- Created: Sunday, 07 August 2011 17:38
- Written by Trevor Rayne
Fight Racism! Fight Imperialism! 222 August/September 2011
What was intended as a show of NATO strength is turning into a demonstration of division and weakness. The attackers thought it would take a few weeks to overthrow the Libyan government but the war is now into its fifth month with no victory in sight. The imperialists are negotiating with the government but require a concession on Colonel Gaddafi’s role to save face. Trevor Rayne reports.
From 31 March to 18 July NATO flew 15,669 sorties over Libya, an average of 128 a day, and 5,902 strike sorties when bombs and missiles were launched, 48 per day. By 13 July the Libyan government said that NATO had killed 1,108 civilians in and around Tripoli and wounded 4,537 others. That is, on average, nine civilians killed and 39 wounded each day for 122 days.
A NATO commander claimed that satellite dishes on roofs were evidence of ‘Command and Control Centres’. NATO bombed a meeting of religious leaders seeking a peaceful solution to the conflict, bombed homes, a public bus, a hotel and the National Downs Syndrome Centre; it has twice attempted to assassinate Colonel Gaddafi and his family. Health authorities report an increase in strokes, miscarriages and stress-related illnesses in targeted areas.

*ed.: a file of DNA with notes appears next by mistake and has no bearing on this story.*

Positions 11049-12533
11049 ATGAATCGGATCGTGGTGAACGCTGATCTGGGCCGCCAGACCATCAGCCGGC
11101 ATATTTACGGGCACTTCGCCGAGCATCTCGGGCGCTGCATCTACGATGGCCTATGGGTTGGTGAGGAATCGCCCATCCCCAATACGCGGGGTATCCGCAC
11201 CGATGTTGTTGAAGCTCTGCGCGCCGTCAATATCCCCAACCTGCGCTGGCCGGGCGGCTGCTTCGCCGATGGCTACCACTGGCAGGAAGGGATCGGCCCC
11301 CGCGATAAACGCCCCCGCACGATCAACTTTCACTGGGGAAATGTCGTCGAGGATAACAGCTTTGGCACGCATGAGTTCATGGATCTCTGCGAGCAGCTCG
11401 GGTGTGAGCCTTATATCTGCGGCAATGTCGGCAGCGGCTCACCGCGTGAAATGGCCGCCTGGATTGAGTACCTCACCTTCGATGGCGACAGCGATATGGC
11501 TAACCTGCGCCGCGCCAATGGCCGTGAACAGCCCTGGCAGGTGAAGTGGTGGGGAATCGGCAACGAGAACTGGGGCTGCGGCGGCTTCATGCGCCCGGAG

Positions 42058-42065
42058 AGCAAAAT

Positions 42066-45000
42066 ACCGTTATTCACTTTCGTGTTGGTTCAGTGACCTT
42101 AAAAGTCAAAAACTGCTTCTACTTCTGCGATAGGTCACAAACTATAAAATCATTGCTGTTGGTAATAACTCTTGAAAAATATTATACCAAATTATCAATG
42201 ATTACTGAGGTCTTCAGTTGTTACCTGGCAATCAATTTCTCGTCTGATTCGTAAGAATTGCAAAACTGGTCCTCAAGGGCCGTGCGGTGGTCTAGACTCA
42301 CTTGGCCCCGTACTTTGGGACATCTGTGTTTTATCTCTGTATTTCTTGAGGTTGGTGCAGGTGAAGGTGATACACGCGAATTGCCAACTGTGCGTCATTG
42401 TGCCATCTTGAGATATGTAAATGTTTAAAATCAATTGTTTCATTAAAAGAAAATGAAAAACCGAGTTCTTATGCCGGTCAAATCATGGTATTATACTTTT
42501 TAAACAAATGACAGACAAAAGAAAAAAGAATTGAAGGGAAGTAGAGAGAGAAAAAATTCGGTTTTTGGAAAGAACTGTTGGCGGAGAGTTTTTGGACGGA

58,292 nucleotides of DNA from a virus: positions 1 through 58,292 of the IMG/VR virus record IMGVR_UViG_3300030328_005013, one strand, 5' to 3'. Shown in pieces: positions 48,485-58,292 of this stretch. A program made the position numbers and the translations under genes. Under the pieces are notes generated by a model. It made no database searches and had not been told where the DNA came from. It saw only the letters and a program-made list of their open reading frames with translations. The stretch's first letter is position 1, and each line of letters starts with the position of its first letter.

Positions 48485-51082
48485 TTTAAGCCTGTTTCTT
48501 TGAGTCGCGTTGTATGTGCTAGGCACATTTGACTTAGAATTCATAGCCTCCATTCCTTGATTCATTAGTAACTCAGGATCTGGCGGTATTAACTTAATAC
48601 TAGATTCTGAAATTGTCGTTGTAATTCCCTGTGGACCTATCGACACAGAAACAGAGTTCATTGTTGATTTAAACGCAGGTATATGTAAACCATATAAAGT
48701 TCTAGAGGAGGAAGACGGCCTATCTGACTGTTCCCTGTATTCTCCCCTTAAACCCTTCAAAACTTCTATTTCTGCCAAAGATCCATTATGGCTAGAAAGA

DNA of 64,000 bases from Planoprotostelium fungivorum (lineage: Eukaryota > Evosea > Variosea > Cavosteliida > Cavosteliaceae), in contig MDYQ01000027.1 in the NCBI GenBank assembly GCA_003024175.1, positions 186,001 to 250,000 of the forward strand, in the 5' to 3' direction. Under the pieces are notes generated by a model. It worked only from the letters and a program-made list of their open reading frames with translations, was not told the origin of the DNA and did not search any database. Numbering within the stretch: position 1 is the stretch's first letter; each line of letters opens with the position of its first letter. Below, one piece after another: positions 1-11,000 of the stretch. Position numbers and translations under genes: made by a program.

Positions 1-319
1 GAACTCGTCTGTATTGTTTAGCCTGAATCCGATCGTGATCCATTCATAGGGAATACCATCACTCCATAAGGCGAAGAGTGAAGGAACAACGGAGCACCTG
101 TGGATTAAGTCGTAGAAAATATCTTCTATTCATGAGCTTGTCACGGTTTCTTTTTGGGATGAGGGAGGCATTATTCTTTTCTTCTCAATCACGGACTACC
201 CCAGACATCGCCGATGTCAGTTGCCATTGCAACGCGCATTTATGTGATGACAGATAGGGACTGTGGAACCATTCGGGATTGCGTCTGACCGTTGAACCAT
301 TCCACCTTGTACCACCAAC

British Defence Secretary Liam Fox admitted, ‘I’m afraid I think the chance of opposition forces entering Tripoli is unlikely in the near future.’ On 10 July French Defence Minister Gerard Longuet said of the Libyan government and the Benghazi-based opposition Transitional National Council (TNC), ‘They can talk to each other because we have shown there is no solution through force… We must now sit around a table. We will stop bombing as soon as the Libyans start talking to one another and the military on both sides go back to their bases.’ The British and US governments responded with calls for Colonel Gaddafi’s removal.
On 17 July Fox accused other NATO members of not doing enough to support the organisation’s missions, including in Libya. He had already asked his US counterpart, Leon Panetta, for more US help with intelligence, surveillance and aerial refuelling. Britain and France are dependent upon the US to help them sustain the war on Libya. Consequently, the US can dictate the terms of the war to them.